Mountain gorillas became known to science in 1902. They have become one of the most iconic endangered species on the planet and a prominent focus for conservation. They were made famous by the book ‘Gorillas in the Mist’ by Dian Fossey and the film based on her book.

Mountain Gorillas
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The mountain gorilla is a sub-species of the eastern lowland gorilla and has shorter arms but longer hair, jaws and teeth. When the males reach adulthood between 12 and 15 years of age, they grow a patch of silver fur on their back and hips and are known as ‘silverbacks’. Males weigh on average 160kg, whilst the females weigh in at around 98kg. Despite the power of a mountain gorilla, they are non-aggressive unless there is a need to protect their family. These shy and intelligent creatures share 98.3% of their DNA with humans and have been seen to exhibit behaviour such as laughter and sadness.

Mountain Gorilla Society

These gorillas live in family groups comprising one silverback, who is the leader, three adult females and four to six young. The silverback organises the group activities like eating, nesting in leaves and travelling. Their usual diet is vegetation; they do not require water due to the high moisture content in their food. Females usually give birth at age ten, and the baby travels by clinging to its mother’s back until it is three years old, at which point it is weaned from milk to the adult diet.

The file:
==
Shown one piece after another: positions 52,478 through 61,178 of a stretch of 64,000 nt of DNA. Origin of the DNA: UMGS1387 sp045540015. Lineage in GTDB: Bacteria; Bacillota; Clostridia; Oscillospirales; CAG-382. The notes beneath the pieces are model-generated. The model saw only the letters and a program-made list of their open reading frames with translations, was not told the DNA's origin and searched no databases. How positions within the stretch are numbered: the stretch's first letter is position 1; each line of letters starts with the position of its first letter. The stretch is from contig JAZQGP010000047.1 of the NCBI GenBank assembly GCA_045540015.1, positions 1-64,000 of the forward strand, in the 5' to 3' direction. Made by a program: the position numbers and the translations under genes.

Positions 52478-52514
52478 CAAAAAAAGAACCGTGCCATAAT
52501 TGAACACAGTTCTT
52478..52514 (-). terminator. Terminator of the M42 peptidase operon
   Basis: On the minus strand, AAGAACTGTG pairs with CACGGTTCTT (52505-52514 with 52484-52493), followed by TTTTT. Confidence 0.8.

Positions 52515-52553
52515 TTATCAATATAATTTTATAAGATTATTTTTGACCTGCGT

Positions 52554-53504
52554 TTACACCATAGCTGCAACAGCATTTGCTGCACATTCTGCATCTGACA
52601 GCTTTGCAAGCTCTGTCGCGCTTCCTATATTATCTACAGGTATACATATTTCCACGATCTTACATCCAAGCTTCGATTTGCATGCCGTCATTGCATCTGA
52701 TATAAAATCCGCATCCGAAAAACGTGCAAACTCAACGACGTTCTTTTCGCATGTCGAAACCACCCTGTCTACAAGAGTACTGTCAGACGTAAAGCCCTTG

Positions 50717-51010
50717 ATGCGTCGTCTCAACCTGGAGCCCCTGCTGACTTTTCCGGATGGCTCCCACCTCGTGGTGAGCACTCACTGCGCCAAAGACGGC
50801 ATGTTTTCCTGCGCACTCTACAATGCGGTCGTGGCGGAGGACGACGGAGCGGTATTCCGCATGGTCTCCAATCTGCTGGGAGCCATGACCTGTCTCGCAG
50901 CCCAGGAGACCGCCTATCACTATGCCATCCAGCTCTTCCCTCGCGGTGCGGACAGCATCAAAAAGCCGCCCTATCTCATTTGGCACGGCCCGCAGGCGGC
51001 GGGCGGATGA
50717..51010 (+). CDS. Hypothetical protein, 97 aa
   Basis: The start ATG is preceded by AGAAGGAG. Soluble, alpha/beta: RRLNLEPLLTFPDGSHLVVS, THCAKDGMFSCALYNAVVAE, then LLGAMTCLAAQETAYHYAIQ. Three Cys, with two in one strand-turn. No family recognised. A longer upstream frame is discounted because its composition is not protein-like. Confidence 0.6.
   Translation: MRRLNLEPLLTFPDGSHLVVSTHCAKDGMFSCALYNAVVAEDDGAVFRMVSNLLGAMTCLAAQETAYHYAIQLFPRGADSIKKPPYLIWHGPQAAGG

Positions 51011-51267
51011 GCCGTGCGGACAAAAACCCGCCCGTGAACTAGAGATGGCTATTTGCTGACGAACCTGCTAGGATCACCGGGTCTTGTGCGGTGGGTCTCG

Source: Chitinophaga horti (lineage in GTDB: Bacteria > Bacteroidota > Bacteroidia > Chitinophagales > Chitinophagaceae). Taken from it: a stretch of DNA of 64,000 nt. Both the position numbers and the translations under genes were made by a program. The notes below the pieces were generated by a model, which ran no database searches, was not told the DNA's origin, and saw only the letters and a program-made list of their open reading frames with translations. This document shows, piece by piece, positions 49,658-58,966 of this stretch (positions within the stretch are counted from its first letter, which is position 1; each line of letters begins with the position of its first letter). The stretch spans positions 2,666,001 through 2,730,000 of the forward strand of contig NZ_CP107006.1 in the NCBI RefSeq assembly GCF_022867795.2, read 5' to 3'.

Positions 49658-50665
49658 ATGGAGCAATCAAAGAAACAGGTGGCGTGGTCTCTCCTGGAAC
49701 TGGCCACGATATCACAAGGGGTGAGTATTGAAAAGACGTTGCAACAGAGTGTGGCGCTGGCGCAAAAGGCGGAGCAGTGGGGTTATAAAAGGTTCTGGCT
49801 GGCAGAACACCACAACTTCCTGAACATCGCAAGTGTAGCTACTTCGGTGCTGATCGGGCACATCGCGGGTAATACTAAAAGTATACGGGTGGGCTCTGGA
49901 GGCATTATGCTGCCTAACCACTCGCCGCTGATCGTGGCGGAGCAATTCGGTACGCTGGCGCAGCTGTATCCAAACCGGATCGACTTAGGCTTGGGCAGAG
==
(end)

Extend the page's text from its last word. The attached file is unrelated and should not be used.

Mountain Gorilla Habitat

Mountain gorillas can be found in either the Bwindi impenetrable national park in Uganda or the Virunga volcanoes, which are on the borders of Rwanda, Uganda and the Democratic Republic of Congo.


The International Gorilla Conservation Programme is a collaboration of animal-welfare charities and governments to ensure the protection of mountain gorillas. One way they do this is with eco-tourism. In Uganda and Rwanda gorilla trekking is a magical experience that also helps to provide the local people with work. If you would like to go gorilla trekking, always choose a socially and environmentally conscious tour with a company such as It’s important to have a carefully guided tour.

There is a positive outlook for the future, as numbers have risen from 620 in 1989 to 880 presently, and people are learning to live alongside the gorillas in harmony.